Fay, E and Introna, L and Puyou, F (2010) Living with numbers: accounting for subjectivity in/with management accounting systems. Information and Organization, 20 (1). pp. 21-43. ISSN 1471-7727Full text not available from this repository.
The disembodying and disembedding of work through systems of abstraction (such as management accounting systems) were fundamental to the establishment of regimes of management that act, not directly and immediately on others, but instead acts upon their actions—i.e. the establishment of management as a regime of governmentality. Time–space distanciation, through abstraction (such as numbers) and electronic mediation, has radically transformed the way organisational actors interrelate and make sense of their everyday organisational lives. This paper argues and shows that phenomenology, in particular the work of Michel Henry, can help us understand how actors live their lives in and through the simultaneity of systems of abstraction and their affective, embodied and situated living praxis. The paper presents a case study of how different organisational actors (managers and controllers) make sense of, and live with, the numbers in a management accounting system—numbers that affect them quite profoundly. The analysis of the case shows that all interpretation, sense-making and argumentation of, and with the numbers are rendered possible through re-embodiment. Such a re-embodiment, in turn, require as necessary a prior reference to their subjective affective life—their own living praxis. If this is the case, as we hope our research shows, then subjective affective life should not be subjugated by the formal rational discourse of management but should rather be seen for what it is—the very source of meaning that is the condition of possibility for abstraction and mediation to be possible at all. The paper concludes with some implications of Henry’s phenomenology of life for organisations and management research.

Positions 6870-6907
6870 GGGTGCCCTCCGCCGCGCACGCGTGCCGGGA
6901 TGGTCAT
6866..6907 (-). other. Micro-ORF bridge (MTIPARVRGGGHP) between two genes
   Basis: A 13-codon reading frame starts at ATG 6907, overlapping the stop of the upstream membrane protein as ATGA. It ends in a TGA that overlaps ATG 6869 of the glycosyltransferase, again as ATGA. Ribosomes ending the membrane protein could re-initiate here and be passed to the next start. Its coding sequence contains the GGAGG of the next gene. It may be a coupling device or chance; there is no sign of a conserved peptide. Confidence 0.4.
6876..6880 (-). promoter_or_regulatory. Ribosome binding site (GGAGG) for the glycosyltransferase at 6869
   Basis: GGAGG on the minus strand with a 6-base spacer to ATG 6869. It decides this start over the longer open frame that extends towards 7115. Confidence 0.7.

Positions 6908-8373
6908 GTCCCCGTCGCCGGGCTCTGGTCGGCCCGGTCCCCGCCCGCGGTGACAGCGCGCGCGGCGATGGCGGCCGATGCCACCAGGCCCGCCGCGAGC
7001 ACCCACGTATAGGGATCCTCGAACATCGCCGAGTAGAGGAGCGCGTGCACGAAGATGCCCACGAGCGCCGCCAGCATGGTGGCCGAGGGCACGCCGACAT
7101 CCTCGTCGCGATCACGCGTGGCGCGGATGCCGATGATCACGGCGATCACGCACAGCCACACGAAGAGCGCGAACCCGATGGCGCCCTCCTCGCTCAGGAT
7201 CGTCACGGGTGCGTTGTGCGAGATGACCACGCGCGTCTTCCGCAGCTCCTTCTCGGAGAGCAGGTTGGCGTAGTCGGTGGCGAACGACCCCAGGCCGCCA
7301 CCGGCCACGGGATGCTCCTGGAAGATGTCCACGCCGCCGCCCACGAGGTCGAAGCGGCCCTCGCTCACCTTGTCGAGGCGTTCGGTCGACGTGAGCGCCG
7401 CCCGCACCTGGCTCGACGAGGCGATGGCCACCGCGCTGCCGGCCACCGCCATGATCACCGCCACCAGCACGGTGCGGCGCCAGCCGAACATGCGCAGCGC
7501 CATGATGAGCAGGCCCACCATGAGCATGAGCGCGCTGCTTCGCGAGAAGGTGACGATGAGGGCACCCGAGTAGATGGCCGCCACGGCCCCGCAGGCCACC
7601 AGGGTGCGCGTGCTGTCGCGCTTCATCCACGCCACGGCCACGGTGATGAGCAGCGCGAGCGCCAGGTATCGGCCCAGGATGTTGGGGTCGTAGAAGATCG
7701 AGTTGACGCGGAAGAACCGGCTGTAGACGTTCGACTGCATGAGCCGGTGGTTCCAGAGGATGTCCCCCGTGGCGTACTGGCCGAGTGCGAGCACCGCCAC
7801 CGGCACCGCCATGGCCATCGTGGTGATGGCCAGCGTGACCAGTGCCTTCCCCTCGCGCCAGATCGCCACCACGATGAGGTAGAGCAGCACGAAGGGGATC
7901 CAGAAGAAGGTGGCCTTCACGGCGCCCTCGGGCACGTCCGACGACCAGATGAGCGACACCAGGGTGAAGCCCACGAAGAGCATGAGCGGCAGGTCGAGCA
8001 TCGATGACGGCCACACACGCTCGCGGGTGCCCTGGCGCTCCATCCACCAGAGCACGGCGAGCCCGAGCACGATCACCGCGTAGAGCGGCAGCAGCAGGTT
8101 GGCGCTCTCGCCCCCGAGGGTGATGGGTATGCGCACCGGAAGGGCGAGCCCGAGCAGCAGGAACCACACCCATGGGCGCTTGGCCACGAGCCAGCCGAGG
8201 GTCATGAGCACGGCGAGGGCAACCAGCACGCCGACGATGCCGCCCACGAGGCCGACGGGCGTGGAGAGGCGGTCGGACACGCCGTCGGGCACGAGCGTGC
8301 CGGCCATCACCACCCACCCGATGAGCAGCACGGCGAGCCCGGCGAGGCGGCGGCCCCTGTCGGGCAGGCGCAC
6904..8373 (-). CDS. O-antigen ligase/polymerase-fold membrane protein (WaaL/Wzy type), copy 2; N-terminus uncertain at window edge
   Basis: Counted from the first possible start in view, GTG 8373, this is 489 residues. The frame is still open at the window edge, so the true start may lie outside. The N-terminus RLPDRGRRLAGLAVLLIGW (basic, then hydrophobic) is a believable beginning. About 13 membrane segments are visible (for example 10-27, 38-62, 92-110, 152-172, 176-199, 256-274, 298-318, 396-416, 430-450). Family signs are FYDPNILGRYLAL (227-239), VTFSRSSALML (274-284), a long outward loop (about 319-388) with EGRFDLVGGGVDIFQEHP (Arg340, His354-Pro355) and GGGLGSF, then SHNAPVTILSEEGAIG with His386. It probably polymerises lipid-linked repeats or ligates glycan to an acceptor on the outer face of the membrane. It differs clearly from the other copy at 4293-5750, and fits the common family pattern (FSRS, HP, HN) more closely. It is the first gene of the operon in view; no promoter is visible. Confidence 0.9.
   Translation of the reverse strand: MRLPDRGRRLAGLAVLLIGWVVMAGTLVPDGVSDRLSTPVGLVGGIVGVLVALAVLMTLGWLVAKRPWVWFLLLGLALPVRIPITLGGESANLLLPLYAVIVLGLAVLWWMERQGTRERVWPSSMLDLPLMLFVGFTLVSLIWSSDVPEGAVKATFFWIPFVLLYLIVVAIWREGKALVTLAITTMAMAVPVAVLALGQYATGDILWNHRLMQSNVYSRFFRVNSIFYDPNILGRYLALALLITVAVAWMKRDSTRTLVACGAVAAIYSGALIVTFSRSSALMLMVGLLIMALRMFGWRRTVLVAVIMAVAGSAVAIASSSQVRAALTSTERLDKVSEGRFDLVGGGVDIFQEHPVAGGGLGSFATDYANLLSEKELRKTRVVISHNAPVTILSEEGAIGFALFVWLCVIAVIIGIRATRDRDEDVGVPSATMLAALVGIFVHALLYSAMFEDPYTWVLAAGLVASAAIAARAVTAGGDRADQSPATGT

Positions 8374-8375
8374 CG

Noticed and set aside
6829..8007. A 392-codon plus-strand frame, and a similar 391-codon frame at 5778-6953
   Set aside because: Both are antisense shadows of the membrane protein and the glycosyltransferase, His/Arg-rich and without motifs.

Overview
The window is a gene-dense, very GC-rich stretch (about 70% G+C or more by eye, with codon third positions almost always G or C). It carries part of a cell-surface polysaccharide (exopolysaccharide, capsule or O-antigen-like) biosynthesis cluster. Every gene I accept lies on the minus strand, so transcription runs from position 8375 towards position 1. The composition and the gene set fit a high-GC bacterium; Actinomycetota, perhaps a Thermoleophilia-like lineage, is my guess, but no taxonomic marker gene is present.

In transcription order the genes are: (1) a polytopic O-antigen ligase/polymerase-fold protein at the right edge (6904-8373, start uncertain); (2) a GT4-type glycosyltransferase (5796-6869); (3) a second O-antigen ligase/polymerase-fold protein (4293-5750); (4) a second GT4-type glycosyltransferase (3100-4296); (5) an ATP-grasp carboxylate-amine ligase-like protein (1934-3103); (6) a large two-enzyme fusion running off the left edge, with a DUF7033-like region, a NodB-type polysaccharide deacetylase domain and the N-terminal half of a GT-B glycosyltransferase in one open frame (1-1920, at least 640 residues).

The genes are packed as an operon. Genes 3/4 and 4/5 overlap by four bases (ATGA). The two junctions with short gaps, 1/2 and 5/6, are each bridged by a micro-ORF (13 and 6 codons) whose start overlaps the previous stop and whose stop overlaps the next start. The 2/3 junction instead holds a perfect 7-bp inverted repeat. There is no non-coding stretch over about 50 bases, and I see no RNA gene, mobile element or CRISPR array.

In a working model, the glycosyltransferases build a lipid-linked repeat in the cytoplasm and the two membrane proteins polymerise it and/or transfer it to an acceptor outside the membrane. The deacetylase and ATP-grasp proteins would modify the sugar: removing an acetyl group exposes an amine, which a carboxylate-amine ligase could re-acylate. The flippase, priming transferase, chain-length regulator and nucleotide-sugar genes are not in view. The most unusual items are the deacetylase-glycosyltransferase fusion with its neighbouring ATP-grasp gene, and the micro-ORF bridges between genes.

|Journal or Publication Title:||Information and Organization|
|Departments:||Lancaster University Management School > Organisation, Work & Technology|
|Deposited On:||11 Jul 2011 19:35|
|Last Modified:||09 Apr 2014 22:35|
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